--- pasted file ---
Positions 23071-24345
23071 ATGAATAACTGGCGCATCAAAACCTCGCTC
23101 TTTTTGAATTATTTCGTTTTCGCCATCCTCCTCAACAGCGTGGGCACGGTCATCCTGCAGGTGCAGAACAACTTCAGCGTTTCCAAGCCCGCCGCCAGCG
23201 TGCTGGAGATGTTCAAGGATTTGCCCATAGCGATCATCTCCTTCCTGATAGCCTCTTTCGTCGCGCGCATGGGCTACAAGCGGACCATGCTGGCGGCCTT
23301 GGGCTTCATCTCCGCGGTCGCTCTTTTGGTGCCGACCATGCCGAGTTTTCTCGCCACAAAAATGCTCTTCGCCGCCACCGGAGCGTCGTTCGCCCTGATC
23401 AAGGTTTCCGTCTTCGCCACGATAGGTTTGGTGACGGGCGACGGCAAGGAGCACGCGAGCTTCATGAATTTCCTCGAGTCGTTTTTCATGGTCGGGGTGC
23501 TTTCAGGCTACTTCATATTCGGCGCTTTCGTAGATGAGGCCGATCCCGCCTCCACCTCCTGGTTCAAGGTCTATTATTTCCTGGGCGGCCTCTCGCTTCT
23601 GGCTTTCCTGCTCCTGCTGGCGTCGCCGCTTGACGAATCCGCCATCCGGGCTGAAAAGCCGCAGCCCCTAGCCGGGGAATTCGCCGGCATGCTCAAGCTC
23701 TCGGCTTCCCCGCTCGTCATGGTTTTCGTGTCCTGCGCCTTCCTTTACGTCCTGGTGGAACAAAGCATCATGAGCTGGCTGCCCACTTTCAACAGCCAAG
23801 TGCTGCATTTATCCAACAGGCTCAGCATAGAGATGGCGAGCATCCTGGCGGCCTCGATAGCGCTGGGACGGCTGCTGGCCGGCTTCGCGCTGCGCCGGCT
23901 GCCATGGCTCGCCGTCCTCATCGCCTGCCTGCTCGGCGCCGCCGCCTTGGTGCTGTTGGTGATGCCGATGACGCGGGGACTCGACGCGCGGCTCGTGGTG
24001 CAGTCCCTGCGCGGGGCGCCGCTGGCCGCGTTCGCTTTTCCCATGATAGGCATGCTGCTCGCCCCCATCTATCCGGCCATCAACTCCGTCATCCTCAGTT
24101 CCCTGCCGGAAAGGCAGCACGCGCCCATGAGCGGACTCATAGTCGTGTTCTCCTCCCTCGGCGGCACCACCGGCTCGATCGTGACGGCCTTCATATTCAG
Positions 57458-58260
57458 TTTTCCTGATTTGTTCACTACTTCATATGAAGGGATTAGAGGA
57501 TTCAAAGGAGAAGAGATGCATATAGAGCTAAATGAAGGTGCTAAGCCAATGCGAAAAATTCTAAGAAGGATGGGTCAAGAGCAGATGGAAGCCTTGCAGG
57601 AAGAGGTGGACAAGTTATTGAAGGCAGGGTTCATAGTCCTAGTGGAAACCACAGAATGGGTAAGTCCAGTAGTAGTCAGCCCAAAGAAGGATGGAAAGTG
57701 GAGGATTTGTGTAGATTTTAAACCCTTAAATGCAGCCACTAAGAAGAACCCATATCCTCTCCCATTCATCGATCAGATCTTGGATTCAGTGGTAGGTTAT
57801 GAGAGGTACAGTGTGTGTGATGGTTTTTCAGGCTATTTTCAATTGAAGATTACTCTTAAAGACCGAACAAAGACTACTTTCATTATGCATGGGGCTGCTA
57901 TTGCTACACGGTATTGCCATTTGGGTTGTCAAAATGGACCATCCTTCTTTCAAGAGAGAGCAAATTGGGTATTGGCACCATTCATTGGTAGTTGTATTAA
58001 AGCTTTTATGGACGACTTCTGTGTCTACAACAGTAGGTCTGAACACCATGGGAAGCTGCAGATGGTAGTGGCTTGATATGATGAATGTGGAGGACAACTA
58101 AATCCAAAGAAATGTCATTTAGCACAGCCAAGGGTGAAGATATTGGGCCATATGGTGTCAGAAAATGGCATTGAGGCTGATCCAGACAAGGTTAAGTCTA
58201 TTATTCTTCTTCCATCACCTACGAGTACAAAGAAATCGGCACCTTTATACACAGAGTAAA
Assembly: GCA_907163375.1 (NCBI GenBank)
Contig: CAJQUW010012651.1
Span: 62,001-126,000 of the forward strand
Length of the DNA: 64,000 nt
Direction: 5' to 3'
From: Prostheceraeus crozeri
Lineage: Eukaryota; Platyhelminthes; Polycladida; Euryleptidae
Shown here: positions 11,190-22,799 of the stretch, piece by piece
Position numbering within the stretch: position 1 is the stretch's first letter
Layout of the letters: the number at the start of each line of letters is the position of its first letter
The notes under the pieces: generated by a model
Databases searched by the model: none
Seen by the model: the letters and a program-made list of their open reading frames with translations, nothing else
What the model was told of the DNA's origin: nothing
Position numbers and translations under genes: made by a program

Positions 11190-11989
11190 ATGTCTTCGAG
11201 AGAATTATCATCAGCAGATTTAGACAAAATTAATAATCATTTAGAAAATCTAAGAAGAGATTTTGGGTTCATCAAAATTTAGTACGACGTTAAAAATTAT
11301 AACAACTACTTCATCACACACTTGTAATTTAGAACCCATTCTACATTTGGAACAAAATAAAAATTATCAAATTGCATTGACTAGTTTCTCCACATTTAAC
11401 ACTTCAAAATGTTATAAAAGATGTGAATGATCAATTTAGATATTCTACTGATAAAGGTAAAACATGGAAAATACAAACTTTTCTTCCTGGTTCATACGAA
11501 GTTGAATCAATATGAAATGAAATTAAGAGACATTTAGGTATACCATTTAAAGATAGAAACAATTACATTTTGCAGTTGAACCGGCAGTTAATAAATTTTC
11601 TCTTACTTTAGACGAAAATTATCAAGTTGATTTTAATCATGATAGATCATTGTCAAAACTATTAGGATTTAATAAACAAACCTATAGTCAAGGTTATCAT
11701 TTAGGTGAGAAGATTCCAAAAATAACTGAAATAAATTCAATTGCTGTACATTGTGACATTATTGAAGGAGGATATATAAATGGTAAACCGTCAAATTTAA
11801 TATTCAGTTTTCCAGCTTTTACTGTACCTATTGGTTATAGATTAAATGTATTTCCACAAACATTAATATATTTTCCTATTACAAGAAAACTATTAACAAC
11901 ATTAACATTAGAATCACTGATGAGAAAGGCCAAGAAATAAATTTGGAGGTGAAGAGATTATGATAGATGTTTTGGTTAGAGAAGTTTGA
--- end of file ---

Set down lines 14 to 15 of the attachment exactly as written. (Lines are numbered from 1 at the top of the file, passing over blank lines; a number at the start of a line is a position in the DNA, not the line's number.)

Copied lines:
Positions 57458-58260
57458 TTTTCCTGATTTGTTCACTACTTCATATGAAGGGATTAGAGGA